Sean Keane, Matt Molloy & Liam O' Flynn "The Fire Aflame" (Claddagh, 1993)


Paddy Keenan & Tommy O'Sullivan "The Long, Grazing Acre" (Compass, 2003)
A very lovely, very fine, mostly-trad album, with mild dips into contemporary folk songwriting and a warm, modern production style. Irish piper Paddy Keenan has a long and illustrious career in the tradlands -- well known for his work with the Bothy Band and numerous other projects -- and here he teams up with newcomer Tommy O'Sullivan, whose chunky guitar work adds both muscle and suppleness to the mix. What's perhaps most striking about this album is the textural depth to the production, the duo embraces what is best about new studio technology while making no concessions to bland "crossover" concepts. This music is captivating, inspiring and pure... recommended!


Alan & John Kelly "Fourmilehouse" (Compass, 2002)
One of those pleasant few albums that are able to get me past my persistent disinclination towards Celtic instrumental music. The Kelly brothers, Irish natives who have played about in various bands, have a deft, swinging lightness to their playing, and are obviously simpatico in that way that sometimes only siblings can be. The emphasis here is on melody and lilt, and I'm sure that other folks like myself, who often find jigs and reels to be repetitive and maddening, will find themselves drawn in by this highly listenable trad set.


Kempion "Kempion" (Broadside, 1977) (LP)



Keith Kendrick - see artist profile


Kentigern "Kentigern" (Topic, 1978) (LP)
This Scottish group grew out of the band Tinkler Maidgie, joined by former Battlefield Band-er John Gahagan and fiddler Jimmy McGuire... Kentigern stayed together through 1982, but only released this one album...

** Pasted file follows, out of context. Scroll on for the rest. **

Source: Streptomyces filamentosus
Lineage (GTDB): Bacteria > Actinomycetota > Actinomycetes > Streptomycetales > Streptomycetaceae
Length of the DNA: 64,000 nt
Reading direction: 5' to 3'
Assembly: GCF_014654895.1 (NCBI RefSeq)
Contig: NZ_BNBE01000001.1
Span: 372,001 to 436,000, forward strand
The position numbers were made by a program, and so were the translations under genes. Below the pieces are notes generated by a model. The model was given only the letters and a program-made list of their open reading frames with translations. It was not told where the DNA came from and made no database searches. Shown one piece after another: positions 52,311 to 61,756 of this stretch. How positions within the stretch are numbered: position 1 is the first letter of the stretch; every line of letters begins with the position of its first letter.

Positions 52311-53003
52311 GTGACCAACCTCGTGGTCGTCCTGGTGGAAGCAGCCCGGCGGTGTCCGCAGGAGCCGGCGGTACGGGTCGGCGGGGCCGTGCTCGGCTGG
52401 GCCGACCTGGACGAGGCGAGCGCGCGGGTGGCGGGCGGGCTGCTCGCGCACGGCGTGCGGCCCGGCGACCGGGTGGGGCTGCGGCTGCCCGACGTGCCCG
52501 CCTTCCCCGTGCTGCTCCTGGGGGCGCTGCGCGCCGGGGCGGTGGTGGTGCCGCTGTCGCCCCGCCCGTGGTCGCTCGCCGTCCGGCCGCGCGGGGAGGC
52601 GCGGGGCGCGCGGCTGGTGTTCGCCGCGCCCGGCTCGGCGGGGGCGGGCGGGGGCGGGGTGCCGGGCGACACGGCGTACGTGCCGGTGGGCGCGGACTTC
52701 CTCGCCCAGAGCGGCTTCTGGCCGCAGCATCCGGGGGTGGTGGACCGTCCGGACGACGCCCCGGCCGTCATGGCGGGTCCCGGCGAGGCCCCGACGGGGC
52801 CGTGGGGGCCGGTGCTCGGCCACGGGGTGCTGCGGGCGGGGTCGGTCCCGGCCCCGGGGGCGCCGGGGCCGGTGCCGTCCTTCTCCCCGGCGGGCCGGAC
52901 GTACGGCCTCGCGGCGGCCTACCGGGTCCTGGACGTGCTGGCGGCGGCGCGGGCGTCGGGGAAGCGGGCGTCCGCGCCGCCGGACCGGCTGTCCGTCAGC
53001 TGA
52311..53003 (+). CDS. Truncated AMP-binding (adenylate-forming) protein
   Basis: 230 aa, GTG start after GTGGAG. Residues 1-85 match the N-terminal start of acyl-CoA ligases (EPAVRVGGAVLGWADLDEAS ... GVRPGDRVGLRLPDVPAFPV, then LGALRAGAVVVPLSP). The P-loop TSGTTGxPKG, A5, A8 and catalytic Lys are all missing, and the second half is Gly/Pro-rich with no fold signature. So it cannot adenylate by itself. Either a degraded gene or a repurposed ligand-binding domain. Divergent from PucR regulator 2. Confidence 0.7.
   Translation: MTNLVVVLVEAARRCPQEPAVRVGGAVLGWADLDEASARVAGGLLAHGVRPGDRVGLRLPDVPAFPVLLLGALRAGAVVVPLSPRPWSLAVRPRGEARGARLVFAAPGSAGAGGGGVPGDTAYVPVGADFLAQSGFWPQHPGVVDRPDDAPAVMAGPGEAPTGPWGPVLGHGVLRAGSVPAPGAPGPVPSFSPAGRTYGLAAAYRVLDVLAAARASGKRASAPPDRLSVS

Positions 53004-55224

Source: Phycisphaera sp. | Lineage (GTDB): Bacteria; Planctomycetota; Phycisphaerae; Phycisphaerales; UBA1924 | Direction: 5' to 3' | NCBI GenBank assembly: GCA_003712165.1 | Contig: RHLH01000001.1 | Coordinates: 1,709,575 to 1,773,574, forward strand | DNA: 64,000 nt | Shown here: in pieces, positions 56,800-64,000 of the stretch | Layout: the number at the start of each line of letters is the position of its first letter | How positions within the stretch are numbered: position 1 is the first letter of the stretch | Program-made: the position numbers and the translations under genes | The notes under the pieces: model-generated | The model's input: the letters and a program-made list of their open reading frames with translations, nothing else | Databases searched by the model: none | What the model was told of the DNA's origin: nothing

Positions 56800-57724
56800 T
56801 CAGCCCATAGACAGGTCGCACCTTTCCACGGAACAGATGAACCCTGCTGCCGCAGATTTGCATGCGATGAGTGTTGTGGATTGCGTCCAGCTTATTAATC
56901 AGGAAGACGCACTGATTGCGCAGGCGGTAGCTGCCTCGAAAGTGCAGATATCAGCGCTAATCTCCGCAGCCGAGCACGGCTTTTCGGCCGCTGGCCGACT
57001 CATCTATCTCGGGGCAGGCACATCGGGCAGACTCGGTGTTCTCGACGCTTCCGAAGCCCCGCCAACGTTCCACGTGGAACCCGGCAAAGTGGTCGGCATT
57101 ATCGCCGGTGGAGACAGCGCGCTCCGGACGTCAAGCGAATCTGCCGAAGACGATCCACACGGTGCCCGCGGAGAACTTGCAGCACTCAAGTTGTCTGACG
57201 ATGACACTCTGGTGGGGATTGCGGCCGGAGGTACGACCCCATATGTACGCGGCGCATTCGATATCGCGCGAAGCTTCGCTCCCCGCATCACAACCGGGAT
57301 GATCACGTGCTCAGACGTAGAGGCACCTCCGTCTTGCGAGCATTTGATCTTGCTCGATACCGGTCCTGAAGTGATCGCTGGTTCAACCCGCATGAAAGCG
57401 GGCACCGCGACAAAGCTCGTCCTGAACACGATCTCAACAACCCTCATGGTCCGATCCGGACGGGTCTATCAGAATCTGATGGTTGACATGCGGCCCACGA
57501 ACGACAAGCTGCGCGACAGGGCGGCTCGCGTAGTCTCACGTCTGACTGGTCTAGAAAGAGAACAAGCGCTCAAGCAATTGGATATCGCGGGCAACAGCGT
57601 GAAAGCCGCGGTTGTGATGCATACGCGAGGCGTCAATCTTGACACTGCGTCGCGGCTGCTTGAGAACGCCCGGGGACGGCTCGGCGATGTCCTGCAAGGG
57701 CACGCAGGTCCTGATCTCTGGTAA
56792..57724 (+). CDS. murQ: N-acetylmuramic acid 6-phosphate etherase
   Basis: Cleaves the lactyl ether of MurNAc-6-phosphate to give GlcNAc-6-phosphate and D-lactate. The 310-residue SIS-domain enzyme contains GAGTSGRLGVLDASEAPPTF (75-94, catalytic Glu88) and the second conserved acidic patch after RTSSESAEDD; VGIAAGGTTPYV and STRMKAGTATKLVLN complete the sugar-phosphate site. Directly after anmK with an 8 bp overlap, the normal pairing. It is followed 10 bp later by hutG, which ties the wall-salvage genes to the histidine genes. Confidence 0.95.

The Kerries "The Kerries" (Major Minor Records, 1967) (LP)
A short-lived trad band that featured singer Gibb Todd, who also recorded some solo stuff a few years later...


Kila "Tog E Go Bog E" (Green Linnet, 1999)
This band was hailed as the super-duper, super-fab super-future of Celtic music, but frankly, I find these "Afro-Celt" world beat crossover tunes to be a bit irritating... It's long on drive and momentum, short on melodic arc, and singer Ronan O'Snodaigh's raggamuffin/dancehall reggae-inflected vocal style (plus the actual tone of his voice) are also a bit grating. I just find the whole project too self-consciously clever and tedious, and even with Afro-Brazilian-tinged tunes like the title track (which means "take it easy" in Gaelic), I still feel like this is music I've heard elsewhere, even if they weren't singing in this particular language. Anyway, this didn't work for me. The folks who like Kila, though, seem to go totally koo-koo for them, so what do I know?? Feel free to explore it, but don't come running back to me saying that I didn't warn you.


Kila "Lemonade & Buns" (Green Linnet, 2000)
I'll concede that this disc is more relaxed and listenable than the last (where they really seemed to be trying too hard...) But it's also kind of cloying and fake-hippie goopy, as well... Inventive and groundbreaking, perhaps, but still not my cup of tea.


Kila "Luna Park" (Kila Records, 2003)
This album is arguably their most accomplished, or at least their smoothest, and -- thank goodness! -- Ronan O'Snodaigh has toned down his ragamuffin-reggae-by-way-of-Bulgaria vocals, at least on some of the tunes. Still, I find their approach to be pretty tiresome: innovation is fine, but I also like to enjoy what I'm listening to. This is just too dense, cluttered and tacky for me.


Pat Kilbride "Rock & More Roses" (Temple, 1995)


Pat Kilbride "Undocumented Dancing" (Green Linnet, 1992)


Pat Kilbride "Loose Cannon" (Green Linnet, 1995)


Pat Kilbride "Nightingale Lane" (Temple, 2002)